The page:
Wednesday, March 2, 2011
After being on the wrong end of a blowout many, many times this season, the St. Helens Lions finally had something to celebrate Tuesday night.
The Hood River Valley boys basketball had just another blowout loss to ponder as its season came to an end.
The Lions fell behind early, shot their way back into the game and then ran the Eagles out of the gym in the second half for a 66-42 win in the Round of 36 Regional Play-in games.
"At this point, we just wanted to salvage something positive," St. Helens coach Todd Smith said.
The Eagles started the game off on a promising note, building a 10-3 lead in the opening moments on a pair of Cody Walker three-pointers.
The Lions then began to exert full-court pressure and the Eagles fell apart.
The Lions lineup was composed almost entirely of sophomores, with three seniors, one junior and not one returning varsity player from the previous season.
"Never in my career have I had a team that did not play a minute (at varsity) last year," Smith said.
It didn't matter how inexperienced they were when they began pressing - the Eagles had no answer.
HRV coach Zach Pauls estimated the Eagles had 42 turnovers - before he lost track.
The two teams entered the game with three wins between them, and the Lions also committed their share of turnovers. However, they were able to keep the Eagles from getting any momentum going on the offensive end.
By the end of the first quarter, the Lions led by one point. They pushed the advantage to nine at the half, 15 by the end of the third and were emptying their bench by the middle of the fourth quarter.
The Eagles had the advantage in size inside with Chris Dirks and Nick Guthrie, but could not find a way to get the ball to their big men most of the night.
"Their guards were real scrappy and physical," Pauls said. "Then we were half a step behind in passes and receiving."
Dirks was the only HRV player in double figures with 10 points, while Dalton Frazier had eight, Ryan Wheat seven. Guthrie and Walker finished with six each.
Senior wing Zach Underwood was a constant threat for St. Helens throughout the game and led all scorers with 12 points.
Cody Galvin had 11 points for St. Helens while Cody Beisley added 10.
Smith said he hopes the confidence from the win and a chance to see one of the best teams in the state in Benson, who the Lions were scheduled to play Friday in the Round of 32, would generate positive momentum for his team.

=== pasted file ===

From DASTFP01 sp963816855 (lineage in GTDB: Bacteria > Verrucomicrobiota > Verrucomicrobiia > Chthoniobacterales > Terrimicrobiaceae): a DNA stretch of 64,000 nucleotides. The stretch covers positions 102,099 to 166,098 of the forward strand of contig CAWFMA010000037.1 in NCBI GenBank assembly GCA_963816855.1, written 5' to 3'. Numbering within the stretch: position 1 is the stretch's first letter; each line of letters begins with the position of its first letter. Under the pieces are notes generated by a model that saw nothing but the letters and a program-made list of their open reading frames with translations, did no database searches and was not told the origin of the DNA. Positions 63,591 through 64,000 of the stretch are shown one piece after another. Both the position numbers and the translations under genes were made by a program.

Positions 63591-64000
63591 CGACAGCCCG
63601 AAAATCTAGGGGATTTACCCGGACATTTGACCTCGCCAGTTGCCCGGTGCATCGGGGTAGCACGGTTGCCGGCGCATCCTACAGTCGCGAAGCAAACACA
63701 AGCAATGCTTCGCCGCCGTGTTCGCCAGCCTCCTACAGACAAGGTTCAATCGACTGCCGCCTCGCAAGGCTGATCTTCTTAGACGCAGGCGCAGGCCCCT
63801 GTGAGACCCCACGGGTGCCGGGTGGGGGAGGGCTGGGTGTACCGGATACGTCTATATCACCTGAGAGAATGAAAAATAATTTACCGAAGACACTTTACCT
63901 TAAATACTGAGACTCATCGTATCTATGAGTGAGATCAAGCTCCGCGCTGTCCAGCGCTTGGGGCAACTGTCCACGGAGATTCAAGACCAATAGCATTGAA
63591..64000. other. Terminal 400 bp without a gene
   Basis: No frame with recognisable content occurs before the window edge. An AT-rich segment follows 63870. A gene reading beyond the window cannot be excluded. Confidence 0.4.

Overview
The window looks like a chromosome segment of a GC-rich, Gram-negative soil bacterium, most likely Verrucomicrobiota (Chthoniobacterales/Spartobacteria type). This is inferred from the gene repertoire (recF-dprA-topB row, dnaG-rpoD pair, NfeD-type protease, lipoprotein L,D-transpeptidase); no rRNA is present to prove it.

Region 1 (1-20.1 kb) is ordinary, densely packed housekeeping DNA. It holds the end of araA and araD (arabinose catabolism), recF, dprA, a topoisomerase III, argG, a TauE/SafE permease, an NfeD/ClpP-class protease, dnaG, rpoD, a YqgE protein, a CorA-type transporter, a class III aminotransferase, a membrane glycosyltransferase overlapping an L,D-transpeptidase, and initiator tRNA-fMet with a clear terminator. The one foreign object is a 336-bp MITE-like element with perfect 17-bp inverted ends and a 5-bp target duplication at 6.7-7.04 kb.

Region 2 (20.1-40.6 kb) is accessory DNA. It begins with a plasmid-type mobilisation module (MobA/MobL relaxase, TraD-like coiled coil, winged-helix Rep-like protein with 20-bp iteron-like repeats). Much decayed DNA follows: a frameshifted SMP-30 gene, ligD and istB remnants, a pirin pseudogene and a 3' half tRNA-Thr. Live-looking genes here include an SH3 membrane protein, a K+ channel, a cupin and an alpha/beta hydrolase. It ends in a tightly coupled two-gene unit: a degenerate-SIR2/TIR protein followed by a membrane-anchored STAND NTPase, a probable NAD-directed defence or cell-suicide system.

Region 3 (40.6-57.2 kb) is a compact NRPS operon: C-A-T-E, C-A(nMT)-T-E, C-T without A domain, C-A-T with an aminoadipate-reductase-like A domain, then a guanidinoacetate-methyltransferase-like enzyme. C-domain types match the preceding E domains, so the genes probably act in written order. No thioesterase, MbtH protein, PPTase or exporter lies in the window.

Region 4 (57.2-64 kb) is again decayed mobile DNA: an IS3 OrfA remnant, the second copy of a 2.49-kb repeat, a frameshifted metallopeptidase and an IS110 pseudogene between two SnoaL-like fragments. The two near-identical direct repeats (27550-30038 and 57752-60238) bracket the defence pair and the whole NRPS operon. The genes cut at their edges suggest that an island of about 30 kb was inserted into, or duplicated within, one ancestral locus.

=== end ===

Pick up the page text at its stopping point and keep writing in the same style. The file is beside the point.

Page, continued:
"With what we've got in place we'll still be young next year but the year after that we should be even better," he said.
Pauls was left to pick up the pieces after a 2-22 season and 0-12 league season, during which the Eagles lost by less than 10 points only once.
"Now we go play baseball or track and start the summer trying to get a core group to play together over the summer," he said. "We need to get more kids to play summer basketball."
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Parkdale third graders sing "12 Disaster Days of Christmas"
Welcome to your sing-able Christmas gift list. What follows is an emergency rendition of “12 Days of Christmas” – for outfitting your home or car in case of snow storm, earthquake, flood or other emergency. Read it as a simple list, or sing it to the tune of “12 Days” – you know, as in “ … and a partridge in a pear tree…” Not to make light of it, but the song is a familiar framework for a set of gift ideas that you could consider gathering together, even if the recipient already owns items such as a bunch of coats, tire chains and flashlights. Stores throughout the Gorge are stocked up on all these items. Buying all 12 days might be prohibitive, but here are three ideas for checking any of the dozen off your list (notations follow, 1-12.) The gift items needed to stay warm, dry and safe are also coded to suggest items in your abode (A) in your car (C) or both (B). 12 Gallons of Water (A) 11 Family meals (B) 10 Cans of propane (A) 9 Hygiene bags (B) 8 Packs of batteries (A) 7 Spare coats (B) 6 Bright red flares (C) 5 Cozy blankets (B) 4 Tire chains (C) 3 Flashlights (B) 2 cell phone chargers (B) 1 And a crush-proof first aid kit (B) Price ranges? Here’s a few quotes for days Three, Two, Four and Nine: n A family gift of flashlights (three will run $15-30, Hood River Supply, Tum-A-Lum) n Cell phone chargers (two will run $30-60) n Tire chains (basic set, $30, Les Schwab, returnable if unused for the winter) n Family meals ($100 or so should cover the basics for three or four reasonably well-fed days) n The home kit should be kept in a handy place near an exit, and remember that water needs to be replenished every few months. If you have a solid first aid kit already, switch out the gift idea with “and-a-sto-o-u-t- tub-for it-all …” Otherwise, it’s a case of assembling your home or car kits and making sure all members of the family know what the resources are and how to use them (ie flares and propane). Emergency situations are at worst life-threatening, at best deeply uncomfortable if you and your family are left without power for an extended period, or traveling and find yourself in a situation where you need to wait out a storm, lengthy traffic delay, or other crisis. Notes on the 12 gift ideas: 12 – Gallons of water: that’s one per person in a four-member family to last for three days, the recommended minimum to be prepared for utility outages. 11 – Easy-open packaged goods, energy bars, dried food and nuts are good things to include for nutrition. Think of what your family of four needs for three days to stay fortified and hydrated (see number 12). Can-opener also recommended 10 – If you have a propane camping stove, keep extra fuel handy. 9 – Hygiene bags: put packaged moistened towelettes, toilet paper, and plastic ties in large garbage bags (for personal sanitation) Resource list courtesy of Hood River County Emergency Management, Barbara Ayers, manager/ 541-386-1213. The county also reminds residents to Get a Kit, Make A Plan to connect your family if separated, and Stay Informed. See www.co.hood-river.or.us to opt-in for citizen alerts. Enlarge